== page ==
*Safety in Numbers* is a well known hypothesis in cycling safety. Essentially, the argument is the number of injuries per cyclist decreases as the amount of cycling increases [1,2]. Or put another way, the risk of cycling injury increases when cycling amounts decrease.

The mathematical expression for safety in numbers can be written as

where *I* and *C* represent number of injuries and amount of cycling respectively. The exponent *0.4* has been suggested by Robinson[2].

Is there evidence supporting this phenomena using NSW hospitalization and cycling participation surveys? The data used can be found here [3,4].

Here are plots of the expected (red dashed line) number of head and arm injuries (left panel) and head injuries only (right panel) if the Safety in Numbers hypothesis is true. The black line represents the observed number of injuries by year.

There is a clear divergence between what was observed and what was expected. Therefore, the evidence does not support Robinson’s safety in numbers hypothesis. In fact, the estimated exponent is *0.94 (95% CI: 0.59-1.30)* and suggests increases in cycling is associated with a roughly equal increase in injury.

A more detailed analysis (and other cycling-related analyses) can be found in our peer-reviewed paper[5].

- Jacobsen, P.L. (2003). Safety in numbers: more walkers and bicyclists, safer walking and bicycling. Injury Prevention, 9, 205-209.
- Robinson, D.L. (2005). Safety in numbers in Australia: more walkers and bicyclists, safer walking and bicycling. Health Promotion Journal of Australia, 16, 47-51.
- Olivier, J., Walter, S.R., & Grzebieta, R.H. (2013). Long-term bicycle related head injury trends for New South Wales, Australia following mandatory helmet legislation. Accident Analysis and Prevention, 50, 1128–1134.
- Australian Bureau of Statistics, 2001. Participation in Exercise, Recreation and Sport 2001. ABS, Canberra.
- Olivier, J., Grzebieta, R., Wang, J.J.J. & Walter, S. (2013). Statistical Errors in Anti-Helmet Arguments. Australasian College of Road Safety Conference.

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*Related*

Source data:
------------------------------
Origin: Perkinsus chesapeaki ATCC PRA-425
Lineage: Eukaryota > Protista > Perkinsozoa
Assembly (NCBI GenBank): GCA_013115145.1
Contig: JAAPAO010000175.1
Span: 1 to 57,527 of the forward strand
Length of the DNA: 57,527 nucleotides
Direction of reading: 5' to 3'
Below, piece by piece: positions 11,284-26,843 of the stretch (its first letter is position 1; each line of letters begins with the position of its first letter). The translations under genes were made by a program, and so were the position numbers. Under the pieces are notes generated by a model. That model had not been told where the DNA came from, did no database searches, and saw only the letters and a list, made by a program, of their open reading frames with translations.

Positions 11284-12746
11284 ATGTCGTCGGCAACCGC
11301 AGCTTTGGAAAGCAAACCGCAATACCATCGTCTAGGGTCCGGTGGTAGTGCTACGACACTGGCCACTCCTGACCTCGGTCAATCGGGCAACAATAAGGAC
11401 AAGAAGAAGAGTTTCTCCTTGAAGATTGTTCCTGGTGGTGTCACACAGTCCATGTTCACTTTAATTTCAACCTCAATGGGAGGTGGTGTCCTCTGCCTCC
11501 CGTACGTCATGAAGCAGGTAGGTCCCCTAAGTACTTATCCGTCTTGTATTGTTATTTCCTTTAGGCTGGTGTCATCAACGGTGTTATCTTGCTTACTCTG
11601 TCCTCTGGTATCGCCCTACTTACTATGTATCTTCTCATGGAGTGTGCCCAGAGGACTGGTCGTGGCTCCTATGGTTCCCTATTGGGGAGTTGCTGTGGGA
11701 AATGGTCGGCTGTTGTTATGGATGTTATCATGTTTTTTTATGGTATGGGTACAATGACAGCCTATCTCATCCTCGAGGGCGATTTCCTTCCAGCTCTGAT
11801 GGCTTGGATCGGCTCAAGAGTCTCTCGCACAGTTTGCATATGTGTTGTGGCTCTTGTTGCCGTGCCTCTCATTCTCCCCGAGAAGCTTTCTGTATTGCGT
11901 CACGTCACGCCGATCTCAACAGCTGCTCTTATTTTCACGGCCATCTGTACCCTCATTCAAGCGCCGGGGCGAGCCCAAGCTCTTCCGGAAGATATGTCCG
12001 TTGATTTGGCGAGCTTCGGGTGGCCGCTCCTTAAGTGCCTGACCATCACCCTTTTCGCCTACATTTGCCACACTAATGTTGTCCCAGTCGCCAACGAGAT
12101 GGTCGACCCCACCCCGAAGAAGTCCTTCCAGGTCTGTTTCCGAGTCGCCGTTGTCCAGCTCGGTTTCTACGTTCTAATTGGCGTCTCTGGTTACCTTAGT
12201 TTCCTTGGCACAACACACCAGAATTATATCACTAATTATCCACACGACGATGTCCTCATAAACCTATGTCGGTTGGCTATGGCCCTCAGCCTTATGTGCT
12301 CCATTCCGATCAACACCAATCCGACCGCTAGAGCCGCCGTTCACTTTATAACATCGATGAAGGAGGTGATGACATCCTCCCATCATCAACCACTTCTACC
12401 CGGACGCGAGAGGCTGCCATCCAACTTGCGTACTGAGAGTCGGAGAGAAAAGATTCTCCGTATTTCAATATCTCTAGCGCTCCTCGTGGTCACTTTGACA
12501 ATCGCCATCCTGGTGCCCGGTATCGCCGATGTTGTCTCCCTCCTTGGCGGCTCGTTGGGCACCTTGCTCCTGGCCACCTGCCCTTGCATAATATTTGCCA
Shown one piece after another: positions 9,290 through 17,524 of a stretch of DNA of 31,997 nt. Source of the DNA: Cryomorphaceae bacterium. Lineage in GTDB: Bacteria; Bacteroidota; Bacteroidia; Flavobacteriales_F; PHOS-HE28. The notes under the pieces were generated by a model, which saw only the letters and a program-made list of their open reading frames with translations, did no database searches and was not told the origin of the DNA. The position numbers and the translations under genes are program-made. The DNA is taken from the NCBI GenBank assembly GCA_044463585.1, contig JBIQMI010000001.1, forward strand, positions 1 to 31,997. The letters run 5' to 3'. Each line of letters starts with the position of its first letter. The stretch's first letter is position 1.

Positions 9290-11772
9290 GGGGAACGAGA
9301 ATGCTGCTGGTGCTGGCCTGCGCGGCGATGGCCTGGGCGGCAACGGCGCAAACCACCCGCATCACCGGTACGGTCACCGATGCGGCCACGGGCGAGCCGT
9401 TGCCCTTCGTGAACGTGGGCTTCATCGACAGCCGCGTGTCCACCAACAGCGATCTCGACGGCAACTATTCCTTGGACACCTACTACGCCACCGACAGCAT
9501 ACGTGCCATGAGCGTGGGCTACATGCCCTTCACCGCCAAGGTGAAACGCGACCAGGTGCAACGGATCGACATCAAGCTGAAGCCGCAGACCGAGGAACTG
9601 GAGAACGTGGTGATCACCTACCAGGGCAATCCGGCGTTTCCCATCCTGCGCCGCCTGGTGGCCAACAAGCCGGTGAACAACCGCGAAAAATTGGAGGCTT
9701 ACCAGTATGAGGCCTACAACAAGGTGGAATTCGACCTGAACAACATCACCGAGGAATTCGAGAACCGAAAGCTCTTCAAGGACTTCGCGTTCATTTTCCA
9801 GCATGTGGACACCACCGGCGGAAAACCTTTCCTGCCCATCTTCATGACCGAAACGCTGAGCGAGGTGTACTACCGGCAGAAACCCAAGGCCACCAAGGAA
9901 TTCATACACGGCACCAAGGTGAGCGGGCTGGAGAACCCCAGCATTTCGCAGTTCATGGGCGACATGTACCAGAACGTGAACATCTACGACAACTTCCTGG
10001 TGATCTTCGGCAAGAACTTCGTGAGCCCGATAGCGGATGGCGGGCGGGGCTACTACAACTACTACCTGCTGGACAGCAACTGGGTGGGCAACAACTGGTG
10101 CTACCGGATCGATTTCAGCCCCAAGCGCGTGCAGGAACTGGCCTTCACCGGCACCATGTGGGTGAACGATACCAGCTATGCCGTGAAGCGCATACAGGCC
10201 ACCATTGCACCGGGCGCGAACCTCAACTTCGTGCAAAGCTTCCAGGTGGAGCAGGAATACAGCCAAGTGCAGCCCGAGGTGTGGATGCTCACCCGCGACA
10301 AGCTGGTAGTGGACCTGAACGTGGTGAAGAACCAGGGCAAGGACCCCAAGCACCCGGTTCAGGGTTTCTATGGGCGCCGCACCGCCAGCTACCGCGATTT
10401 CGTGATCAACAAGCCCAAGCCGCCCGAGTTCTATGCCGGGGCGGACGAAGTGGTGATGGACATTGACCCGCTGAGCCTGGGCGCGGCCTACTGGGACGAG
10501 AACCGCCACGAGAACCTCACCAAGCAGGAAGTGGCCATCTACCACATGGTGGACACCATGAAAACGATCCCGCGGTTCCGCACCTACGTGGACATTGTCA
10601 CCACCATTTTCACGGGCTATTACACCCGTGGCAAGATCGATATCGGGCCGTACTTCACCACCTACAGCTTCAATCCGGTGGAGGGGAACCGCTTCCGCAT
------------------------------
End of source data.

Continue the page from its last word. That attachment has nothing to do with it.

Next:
Yes, there are a number of unanswered research questions about the Jacobsen safety-in-numbers effect, including:

a) Does it apply in all situations? Is it different in sparse-traffic rural area versus suburban metropolitan settings versus high-traffic density inner-city settings?

b) Does it differ between countries and/or cities?

c) Is it a function of just cyclist numbers, or both cyclist and motor vehicle density or mode-share? In fact, is it a function of mode-share or vehicular density?

d) Is absolute cyclist numbers an effect modifier i.e. is the change in accident rates the same for a shift from 1.0% cycling mode-share to 1.5% cycling mode-share as it is for a shift from 10% cycling mode share to 15% cycling mode share?

and most important of all:

e) What is the direction of causality – do more cyclists cause a safer cycling environment, or does a safer cycling environment cause more people to cycle?

Obviously that last question cannot be answered merely by examination of cross-sectional data.

That last sentence is incomplete – it should read:

“Obviously that last question [direction of causality] cannot be answered merely by examination of cross-sectional data, as Jacobsen did.”

Presumably the relationship between cycling numbers and injuries/fatalities is modified by other factors such as the nature of cycling and road infrastructure, population density, driving culture, etc. This could be why the simple 0.4 exponent doesn’t work in all settings and suggests the possibility of a study to try to separate out the safety in numbers effect (if any) from other factors, i.e. a multivariate analysis.

Hi Tim,

Thanks for the response. With those issues in mind, some authors argue against the use of the safety in numbers concept as a means for informing road safety policy.

Bhatia, R. & Wier, M. (2011). “Safety in Numbers” re-examined: can we make valid or practical inferences from available evidence? Accident Analysis and Prevention, 43, 235-240.

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